Andrew Wilkie says everyone knows the deal when it comes to gaming machines, even Federal Hotels.
ONE of the fascinating revelations in James Boyce’s new book, Losing Streak: How Tasmania was gamed by the gambling industry, is how Federal Hotels was once a fierce critic of allowing poker machines into Tasmanian pubs and clubs.
Let me explain.
Times were tough in Tasmania in the early 1990s, with high unemployment and even higher state debt.
Ray Groom’s Liberal government was cashstrapped and had seen other states introduce poker machines into hotels and clubs to increase taxation. But community opposition to the machines was high, and Federal Hotels had been given the exclusive right to operate casinos on a strict promise of no poker machines.
In a submission to a Legislative Council inquiry into the matter, Federal Hotels cited polling it had commissioned that found 74 per cent of Tasmanians opposed the introduction of poker machines in hotels. The gambling giant argued a referendum had resolved the issue of setting up casinos in Tasmania and, clearly, “the polls of today are saying that a referendum on the introduction of machines into hotels and clubs would fail”.
Federal Hotels warned that the spread of poker machines would damage the economy and “be detrimental to the pub and club industry as a whole”.
Household disposable income would be redirected to machine gambling. Jobs would go due to the loss of revenue in food and entertainment businesses, retail and the racing industry. Poker machines in the community would “not attract one extra visitor to the state, or promote the state to one new domestic or international market”.
Boyce also recounts Federal Hotels’ social concerns: “Gaming machines in hotels and clubs give easy access and little control” and “machines in hotels and clubs will be easily accessible by a large number of people in the suburbs, some of whom cannot afford to gamble”.
One Federal executive even warned that the “only people” who will “sit in the pubs are addictive gamblers”.
Federal had looked overseas and highlighted the experience in Holland and France, where poker machines had been removed due to their addictive nature and social harm. Federal concluded that the spread of poker machines “would have a disastrous effect [on] the social fabric and special culture of Tasmania”.
This is pretty much the same case Community Voice on Pokies Reform – an alliance of 25 peak bodies, organisations and local councils that includes Anglicare Tasmania – is putting to now remove poker machines from pubs and clubs.
However, in a twist too convoluted to describe here, the Liberal government of the day was so reluctant to upset Federal Hotels that it eventually gifted the company an exclusive licence to operate all poker machines in pubs and clubs in Tasmania.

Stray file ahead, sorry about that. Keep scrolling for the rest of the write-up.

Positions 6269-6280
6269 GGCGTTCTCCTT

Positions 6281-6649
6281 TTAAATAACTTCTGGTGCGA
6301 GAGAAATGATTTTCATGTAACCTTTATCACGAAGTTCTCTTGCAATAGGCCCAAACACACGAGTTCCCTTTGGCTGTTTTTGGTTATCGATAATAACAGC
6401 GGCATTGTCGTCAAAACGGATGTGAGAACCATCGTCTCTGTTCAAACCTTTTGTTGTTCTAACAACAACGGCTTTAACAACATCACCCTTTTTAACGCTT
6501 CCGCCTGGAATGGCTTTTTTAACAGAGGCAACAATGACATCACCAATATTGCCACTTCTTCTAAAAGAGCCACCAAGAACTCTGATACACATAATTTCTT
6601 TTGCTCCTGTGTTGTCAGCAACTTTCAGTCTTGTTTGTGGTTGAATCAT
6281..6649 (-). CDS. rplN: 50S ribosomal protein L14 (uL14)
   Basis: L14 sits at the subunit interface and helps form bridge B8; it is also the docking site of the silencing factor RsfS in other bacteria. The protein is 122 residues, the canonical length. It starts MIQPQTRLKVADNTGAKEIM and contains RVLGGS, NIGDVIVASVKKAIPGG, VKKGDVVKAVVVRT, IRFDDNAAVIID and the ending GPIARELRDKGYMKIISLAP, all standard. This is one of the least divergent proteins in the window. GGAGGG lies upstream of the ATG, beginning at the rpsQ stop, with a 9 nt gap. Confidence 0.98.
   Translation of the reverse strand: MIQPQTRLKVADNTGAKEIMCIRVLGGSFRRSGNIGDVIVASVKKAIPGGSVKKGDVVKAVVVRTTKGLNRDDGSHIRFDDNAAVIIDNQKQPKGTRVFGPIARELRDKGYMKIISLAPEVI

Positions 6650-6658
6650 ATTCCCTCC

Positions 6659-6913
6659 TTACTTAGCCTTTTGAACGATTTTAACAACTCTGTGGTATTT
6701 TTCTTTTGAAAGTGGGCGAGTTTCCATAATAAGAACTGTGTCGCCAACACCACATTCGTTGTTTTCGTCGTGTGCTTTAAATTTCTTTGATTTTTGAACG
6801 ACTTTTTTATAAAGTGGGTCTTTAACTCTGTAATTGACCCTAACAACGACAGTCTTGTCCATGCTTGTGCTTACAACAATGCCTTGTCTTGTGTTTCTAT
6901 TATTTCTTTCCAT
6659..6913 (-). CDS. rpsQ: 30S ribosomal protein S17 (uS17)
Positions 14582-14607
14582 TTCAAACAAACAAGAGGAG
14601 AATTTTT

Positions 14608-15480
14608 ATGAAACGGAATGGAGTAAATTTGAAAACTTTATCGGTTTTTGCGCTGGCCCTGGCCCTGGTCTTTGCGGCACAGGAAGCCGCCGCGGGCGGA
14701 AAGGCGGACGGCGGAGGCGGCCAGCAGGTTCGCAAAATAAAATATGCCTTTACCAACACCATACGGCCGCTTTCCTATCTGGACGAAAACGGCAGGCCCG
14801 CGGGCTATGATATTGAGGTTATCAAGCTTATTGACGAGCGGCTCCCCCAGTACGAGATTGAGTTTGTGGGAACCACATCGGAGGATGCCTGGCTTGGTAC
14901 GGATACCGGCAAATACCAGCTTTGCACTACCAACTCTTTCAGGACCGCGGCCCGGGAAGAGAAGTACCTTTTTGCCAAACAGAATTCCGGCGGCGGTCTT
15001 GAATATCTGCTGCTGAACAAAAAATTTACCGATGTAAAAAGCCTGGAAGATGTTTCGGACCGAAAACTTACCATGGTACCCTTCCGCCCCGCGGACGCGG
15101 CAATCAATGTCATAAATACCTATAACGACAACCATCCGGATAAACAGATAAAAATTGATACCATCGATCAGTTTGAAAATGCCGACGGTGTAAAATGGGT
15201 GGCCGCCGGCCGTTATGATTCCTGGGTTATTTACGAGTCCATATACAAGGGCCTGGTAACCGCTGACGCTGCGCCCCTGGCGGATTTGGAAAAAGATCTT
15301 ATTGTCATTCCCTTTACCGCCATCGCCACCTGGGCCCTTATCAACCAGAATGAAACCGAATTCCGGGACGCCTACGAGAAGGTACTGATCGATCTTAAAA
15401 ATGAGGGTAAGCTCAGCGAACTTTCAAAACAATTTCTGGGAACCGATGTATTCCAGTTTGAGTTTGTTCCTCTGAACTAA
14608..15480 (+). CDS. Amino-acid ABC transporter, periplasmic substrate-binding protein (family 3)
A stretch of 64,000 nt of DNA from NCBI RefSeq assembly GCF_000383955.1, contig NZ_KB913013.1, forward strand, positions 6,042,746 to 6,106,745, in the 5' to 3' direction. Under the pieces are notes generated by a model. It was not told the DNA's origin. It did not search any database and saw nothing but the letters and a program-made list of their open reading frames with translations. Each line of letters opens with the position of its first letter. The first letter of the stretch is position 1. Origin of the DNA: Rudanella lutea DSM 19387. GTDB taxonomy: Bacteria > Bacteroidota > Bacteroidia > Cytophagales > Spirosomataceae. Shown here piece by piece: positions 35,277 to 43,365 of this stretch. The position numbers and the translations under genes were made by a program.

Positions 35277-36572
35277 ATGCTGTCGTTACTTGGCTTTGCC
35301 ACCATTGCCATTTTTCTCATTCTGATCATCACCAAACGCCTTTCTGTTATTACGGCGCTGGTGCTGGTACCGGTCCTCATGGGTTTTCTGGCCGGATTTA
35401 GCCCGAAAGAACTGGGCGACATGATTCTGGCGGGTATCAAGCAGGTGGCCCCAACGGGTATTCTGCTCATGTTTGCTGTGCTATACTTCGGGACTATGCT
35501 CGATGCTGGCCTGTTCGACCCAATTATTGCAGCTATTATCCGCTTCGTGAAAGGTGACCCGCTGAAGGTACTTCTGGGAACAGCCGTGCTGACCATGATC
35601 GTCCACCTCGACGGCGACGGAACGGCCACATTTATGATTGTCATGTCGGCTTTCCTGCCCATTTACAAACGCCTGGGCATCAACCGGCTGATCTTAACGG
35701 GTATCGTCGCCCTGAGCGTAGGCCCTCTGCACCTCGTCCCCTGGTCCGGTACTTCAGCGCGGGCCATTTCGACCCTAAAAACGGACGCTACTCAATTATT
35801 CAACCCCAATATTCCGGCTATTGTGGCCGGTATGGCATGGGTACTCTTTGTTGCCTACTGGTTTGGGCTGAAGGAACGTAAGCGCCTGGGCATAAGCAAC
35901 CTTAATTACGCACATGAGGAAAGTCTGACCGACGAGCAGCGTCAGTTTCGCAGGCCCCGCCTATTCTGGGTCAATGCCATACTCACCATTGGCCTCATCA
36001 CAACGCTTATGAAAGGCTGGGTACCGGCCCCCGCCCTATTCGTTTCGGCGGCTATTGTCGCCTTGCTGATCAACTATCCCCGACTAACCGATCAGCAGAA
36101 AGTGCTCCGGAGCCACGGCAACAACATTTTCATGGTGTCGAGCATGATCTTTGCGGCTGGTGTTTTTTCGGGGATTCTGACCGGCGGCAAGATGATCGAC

In 2003 Federal hit the jackpot again in a secret, and controversial, deal with the Labor government, which extended Federal’s exclusive right to own every poker machine in Tasmania until at least 2023.
Time has proved Federal Hotels’ dire predictions true.
Tasmanians lose about $200 million on poker machines every year, and the State Government’s own gambling survey shows the true cost of gambling addiction far outweighs the tax collected.
Federal Hotels is now Federal Group and continues to donate generously to the state Labor and Liberal parties.
Its owners are well established on Australia’s rich list.
Fortunately, the deed with Federal Hotels gives the Government a chance to give notice next year that the 20-year exclusive licence will expire in 2023, and that at that point all poker machines must be removed from pubs and clubs. The timing is perfect for the State Government to experience its own “Road to Damascus” conversion and acknowledge the pokies experiment has failed.
Tasmania is no longer an economic basket-case. The tourism-led resurgence has turned it into an economic success story and pushed up business confidence, employment and house prices.
Community Voice on Pokies Reform research shows attitudes have only hardened against poker machines, with four in five Tasmanians wanting poker machines reduced in number, or removed entirely from pubs and clubs. One in three Tasmanians knows someone seriously affected by gambling on poker machines.
If the Liberal Government will not back the community and remove poker machines from pubs and clubs, it shows none of the parties can be trusted to deliver pokies reform and that a referendum on the matter is needed.
Labor, despite its apparent interest in the harm caused by poker machines, is in fact even more obsequious than the Liberal Party when it comes to dealing with Federal Hotels.
The Greens are no better.
They made no attempt to achieve any meaningful reform when they were in the balance of power.
It is time to end Federal Hotels’ winning streak.
It is time to hold Federal to its belief that poker machines are bad news.